The Millennials, the generation with years of birth ranging from 1980 to 1996, is a large and diverse group – so vague generalizations would hardly be correct. However, at the workplace and the labor market, they are not like other generations.
What’s so special about them?
The controversy of the Millennials: they want to work hard and make the world a better place, but show low engagement at work. They want to be emotionally and behaviorally engaged in what they do, but are job hopping.
Remarkable fact: that’s not the case for those who work for innovative businesses. It’s not necessarily about giants like Google or Tesla – even small startups are part of this trend.
In pioneering fields, the Millennials tend to stay committed, be engaged and broadcast their companies’ achievements in social media like their own ones. They are a great asset – but often hard to motivate and retain.
This invites the thought: what if your business doesn’t involve anything revolutionary, but you as a business owner still want to have the Millennial workforce?
1. Use your strong points
Even if you stay away from revolutionary trends, such as artificial intelligence and environment-friendly vehicles, you still have a lot to offer.
First of all, it is stability and well-being.
Since the Millennials are burdened by student loan debt more than any other generation, they prefer full-time employment and appreciate stability of their income.
Inform your employees about your company’s success and growth. Let them know that they can rely on your company in terms of job security and fixed income.
2. Implement flexibility.
Make sure your employees can have a comfortable schedule and a healthy work-life balance. Check out some of the time-tracking tools. They help to control and improve productivity in the environment with the flexible work arrangements.
Research shows that the Millennials are more loyal to the companies with flexible working practices. That means, the ability to work remotely, have more autonomy in defining their work scope, and adapt schedules to the non-working activities.
What’s important here is communication and feedback. Stay informed about what’s essential for your employees, and try to respond to their needs.
3. Stay healthy.
The Millennials tend to take more care of their health than any of the previous generations, so they appreciate sports, healthy food, and ability to include physical activities in their routine.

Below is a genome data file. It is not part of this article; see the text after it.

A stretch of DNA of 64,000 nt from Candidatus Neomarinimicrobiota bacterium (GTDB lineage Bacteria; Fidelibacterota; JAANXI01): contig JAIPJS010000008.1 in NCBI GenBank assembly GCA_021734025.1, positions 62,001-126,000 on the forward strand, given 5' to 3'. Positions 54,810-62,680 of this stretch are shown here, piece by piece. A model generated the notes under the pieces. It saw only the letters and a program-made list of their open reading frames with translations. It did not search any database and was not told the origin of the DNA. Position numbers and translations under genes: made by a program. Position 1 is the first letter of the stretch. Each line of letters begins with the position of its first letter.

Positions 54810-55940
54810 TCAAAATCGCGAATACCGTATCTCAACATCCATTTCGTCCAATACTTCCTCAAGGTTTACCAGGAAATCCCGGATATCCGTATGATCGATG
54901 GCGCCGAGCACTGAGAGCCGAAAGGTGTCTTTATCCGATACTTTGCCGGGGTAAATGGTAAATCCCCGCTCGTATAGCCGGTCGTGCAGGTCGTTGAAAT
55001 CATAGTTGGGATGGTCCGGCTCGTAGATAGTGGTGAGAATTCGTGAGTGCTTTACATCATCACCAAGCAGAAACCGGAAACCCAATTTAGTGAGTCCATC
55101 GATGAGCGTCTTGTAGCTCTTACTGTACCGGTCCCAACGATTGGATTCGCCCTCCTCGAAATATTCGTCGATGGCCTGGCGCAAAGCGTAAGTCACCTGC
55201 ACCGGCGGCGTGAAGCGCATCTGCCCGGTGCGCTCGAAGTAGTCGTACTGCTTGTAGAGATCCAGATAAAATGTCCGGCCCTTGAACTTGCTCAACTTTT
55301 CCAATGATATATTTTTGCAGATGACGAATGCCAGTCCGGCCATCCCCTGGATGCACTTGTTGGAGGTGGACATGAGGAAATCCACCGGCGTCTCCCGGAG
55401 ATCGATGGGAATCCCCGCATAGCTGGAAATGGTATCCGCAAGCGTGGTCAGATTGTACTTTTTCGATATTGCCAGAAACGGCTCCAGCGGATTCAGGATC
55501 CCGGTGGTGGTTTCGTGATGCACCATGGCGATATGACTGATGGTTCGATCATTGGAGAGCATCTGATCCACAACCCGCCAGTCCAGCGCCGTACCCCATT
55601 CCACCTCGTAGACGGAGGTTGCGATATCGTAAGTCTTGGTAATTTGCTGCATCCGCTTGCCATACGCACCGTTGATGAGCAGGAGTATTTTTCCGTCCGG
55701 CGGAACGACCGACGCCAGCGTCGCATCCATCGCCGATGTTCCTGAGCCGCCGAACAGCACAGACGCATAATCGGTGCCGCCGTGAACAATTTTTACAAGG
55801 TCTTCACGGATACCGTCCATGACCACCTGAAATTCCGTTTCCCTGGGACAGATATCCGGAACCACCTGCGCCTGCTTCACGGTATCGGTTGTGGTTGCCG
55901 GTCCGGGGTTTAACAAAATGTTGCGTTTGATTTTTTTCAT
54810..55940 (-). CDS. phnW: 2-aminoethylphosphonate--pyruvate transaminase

Promoting healthy lifestyle doesn’t necessarily involve high costs. There are many options that any startup can make use of – for example, creating a soccer team or organizing a jogging group. Participate in these activities: it will strengthen your leadership and create less formal environment.
4. Automate and optimize.
Avoid manual work as much as possible, increase flexibility and create transparency of your work process.
To make this process even more efficient, involve some of your employees in implementation and adaptation of new approaches. Be open-minded, and don’t avoid experimenting with optimization techniques.
5. Create a perspective.
Millennials tend to consider professional growth and new skills as essential factors in their work activities. Give them an opportunity to increase their competence. Participating in webinars and online conferences, having a professional library in the office or extra time off for studies might be your solution.
6. Be mindful about the world around you.
Even if your business is not related to social problems, consider participating in environmental events and charity. If you have Millennials as your employees, this will definitely resonate with their intention to make the world a better place.
Of course, there’s no one-size-fits-all approach. Your actions may vary, depending on the interests of your employees and your financial capacities.
In any case, it’s crucial to communicate with people who are working for you, understand their attitudes and respond to their requests and opinions.
To sum up, provide financial stability, make sure your company’s values match the employees’ mindset and create work environment that makes your team members feel important. Offer opportunities to your employees and fuel their sense of purpose.